Dec 30 2015
parent reply Benjamin Thaut <code benjamin-thaut.de> writes:
On Wednesday, 30 December 2015 at 09:43:32 UTC, Rainer Schuetze 
wrote:
 I noticed something similar recently when compiling a C file 
 with /Gy, see 
 https://github.com/D-Programming-Language/druntime/pull/1446#issuecomment-160880021

 The compiler puts all functions into COMDATs, but they are all 
 still linked in if only a single symbol is referenced, even if 
 linked with /OPT:REF.

 So I suspect this is not an issue with dmd, but the Microsoft 
 linker. I still wonder whether the approach to use "function 
 level linking" works at all for Win64.

 I noticed by looking at some object file dumps that dmd puts
each
 function into its own section, but data symbols, like
initializers, are
 all merged into the same section. Could this be the root
issue? Having all data in a single section misses some possible optimizations, and it might be the reason for the behavior in your case (you can check this with "dumpbin /all objectfile"), but the issue above does not contain any data.
So if I understand this correctly the microsoft linker only strips unused comdats, otherwise always the entire object file gets pulled in? For me stripping of individual data symbols not working is actually a good thing, if it doesn't work, I can't break it. ;-)
Dec 30 2015
parent reply Rainer Schuetze <r.sagitario gmx.de> writes:
On 30.12.2015 13:25, Benjamin Thaut wrote:
 On Wednesday, 30 December 2015 at 09:43:32 UTC, Rainer Schuetze
 wrote:
 I noticed something similar recently when compiling a C file with
 /Gy, see
 https://github.com/D-Programming-Language/druntime/pull/1446#issuecomment-160880021



 The compiler puts all functions into COMDATs, but they are all
 still linked in if only a single symbol is referenced, even if
 linked with /OPT:REF.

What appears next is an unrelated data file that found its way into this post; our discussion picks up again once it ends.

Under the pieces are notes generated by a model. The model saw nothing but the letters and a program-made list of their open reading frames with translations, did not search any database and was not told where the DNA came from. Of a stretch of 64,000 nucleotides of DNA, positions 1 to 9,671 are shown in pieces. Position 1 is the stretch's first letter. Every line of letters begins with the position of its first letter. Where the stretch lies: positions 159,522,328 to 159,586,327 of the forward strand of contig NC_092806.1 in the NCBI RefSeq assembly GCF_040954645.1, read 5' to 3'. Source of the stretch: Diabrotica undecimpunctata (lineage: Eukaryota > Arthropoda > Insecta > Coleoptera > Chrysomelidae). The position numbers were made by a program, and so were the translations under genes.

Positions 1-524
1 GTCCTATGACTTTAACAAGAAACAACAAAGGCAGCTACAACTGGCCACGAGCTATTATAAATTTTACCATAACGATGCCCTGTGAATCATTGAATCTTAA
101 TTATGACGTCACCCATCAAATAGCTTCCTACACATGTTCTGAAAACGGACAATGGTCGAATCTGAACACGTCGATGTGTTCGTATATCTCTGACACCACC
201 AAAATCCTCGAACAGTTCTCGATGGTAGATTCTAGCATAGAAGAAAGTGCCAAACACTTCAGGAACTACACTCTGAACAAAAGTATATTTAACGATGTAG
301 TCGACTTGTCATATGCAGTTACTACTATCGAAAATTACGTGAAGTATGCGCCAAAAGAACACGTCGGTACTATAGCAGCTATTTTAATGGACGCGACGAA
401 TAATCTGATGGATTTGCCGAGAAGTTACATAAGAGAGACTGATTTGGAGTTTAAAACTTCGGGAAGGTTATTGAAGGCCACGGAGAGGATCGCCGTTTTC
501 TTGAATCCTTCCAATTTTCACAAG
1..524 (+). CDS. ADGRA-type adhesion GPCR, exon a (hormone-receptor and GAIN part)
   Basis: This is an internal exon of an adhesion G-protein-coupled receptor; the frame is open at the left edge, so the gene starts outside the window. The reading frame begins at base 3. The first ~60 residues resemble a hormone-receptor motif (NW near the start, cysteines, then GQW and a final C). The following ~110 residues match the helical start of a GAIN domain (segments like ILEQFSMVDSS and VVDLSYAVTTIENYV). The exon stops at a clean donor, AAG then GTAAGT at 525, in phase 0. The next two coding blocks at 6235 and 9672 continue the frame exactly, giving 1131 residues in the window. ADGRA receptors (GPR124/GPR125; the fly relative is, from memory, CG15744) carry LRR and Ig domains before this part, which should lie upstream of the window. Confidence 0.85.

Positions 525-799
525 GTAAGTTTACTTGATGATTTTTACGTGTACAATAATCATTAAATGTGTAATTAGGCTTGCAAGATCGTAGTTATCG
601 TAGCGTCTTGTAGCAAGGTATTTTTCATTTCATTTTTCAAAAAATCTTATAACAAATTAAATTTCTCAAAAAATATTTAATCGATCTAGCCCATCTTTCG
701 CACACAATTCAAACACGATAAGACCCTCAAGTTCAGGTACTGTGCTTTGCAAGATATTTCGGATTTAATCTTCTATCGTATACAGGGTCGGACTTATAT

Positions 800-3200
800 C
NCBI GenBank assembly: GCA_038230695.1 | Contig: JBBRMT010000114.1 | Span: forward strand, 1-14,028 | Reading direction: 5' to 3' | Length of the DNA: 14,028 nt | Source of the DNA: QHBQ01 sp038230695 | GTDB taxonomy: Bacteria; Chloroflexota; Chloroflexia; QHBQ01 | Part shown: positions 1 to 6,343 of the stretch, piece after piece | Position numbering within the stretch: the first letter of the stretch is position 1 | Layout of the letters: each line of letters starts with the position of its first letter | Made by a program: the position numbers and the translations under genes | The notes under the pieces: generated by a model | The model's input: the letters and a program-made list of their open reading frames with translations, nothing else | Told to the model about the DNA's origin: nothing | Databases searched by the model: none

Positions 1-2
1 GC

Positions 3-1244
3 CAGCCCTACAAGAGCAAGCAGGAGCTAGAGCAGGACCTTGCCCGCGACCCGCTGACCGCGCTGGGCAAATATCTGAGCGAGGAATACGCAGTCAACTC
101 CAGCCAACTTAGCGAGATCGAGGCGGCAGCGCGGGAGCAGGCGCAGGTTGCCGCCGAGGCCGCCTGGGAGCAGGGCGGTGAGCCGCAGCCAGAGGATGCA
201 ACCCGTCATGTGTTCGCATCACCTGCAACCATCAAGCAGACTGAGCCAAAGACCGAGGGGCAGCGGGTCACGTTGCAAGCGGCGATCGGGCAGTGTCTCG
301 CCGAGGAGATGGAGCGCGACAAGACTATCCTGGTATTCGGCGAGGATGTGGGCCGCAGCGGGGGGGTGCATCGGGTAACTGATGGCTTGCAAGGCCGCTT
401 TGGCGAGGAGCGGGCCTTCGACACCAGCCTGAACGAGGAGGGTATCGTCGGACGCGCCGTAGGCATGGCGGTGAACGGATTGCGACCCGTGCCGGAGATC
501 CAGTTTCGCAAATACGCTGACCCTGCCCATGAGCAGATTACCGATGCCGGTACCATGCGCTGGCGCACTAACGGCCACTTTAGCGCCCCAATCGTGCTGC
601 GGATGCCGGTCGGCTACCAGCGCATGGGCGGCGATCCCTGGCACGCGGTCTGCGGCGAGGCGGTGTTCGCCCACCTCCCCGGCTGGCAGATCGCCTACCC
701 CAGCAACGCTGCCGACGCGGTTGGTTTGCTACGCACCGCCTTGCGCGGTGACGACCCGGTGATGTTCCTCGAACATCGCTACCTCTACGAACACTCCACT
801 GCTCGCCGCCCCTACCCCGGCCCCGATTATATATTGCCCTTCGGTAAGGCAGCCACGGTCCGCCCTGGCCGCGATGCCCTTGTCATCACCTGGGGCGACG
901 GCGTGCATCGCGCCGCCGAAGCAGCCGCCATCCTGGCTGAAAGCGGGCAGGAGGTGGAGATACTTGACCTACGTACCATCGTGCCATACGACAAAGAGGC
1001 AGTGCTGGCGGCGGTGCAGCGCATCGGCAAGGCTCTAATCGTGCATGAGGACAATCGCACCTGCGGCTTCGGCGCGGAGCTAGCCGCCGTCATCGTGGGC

So I suspect this is not an issue with dmd, but the Microsoft
 linker. I still wonder whether the approach to use "function level
 linking" works at all for Win64.

 I noticed by looking at some object file dumps that dmd puts
each
 function into its own section, but data symbols, like
initializers, are
 all merged into the same section. Could this be the root
issue? Having all data in a single section misses some possible optimizations, and it might be the reason for the behavior in your case (you can check this with "dumpbin /all objectfile"), but the issue above does not contain any data.
So if I understand this correctly the microsoft linker only strips unused comdats, otherwise always the entire object file gets pulled in?
I tried to reproduce the issue right now, but failed to do so (both with a C file compiled with /Gy and a D compiled). Only referenced COMDATs where included in a link, not other COMDATs in the same object file. Maybe it was an issue with my build script back then.
 For me stripping of individual data symbols not working is actually a
  good thing, if it doesn't work, I can't break it. ;-)
Please note that building with -lib puts every function/declaration into it's own object file inside the library, and unused class declarations are no longer in the linked executable.
Jan 01
parent Benjamin Thaut <code benjamin-thaut.de> writes:
On Friday, 1 January 2016 at 13:57:01 UTC, Rainer Schuetze wrote:
 Please note that building with -lib puts every 
 function/declaration into it's own object file inside the 
 library, and unused class declarations are no longer in the 
 linked executable.
Ok, that is very good information. I should be able to build a test case out of that. Kind Regards Benjamin Thaut
Jan 04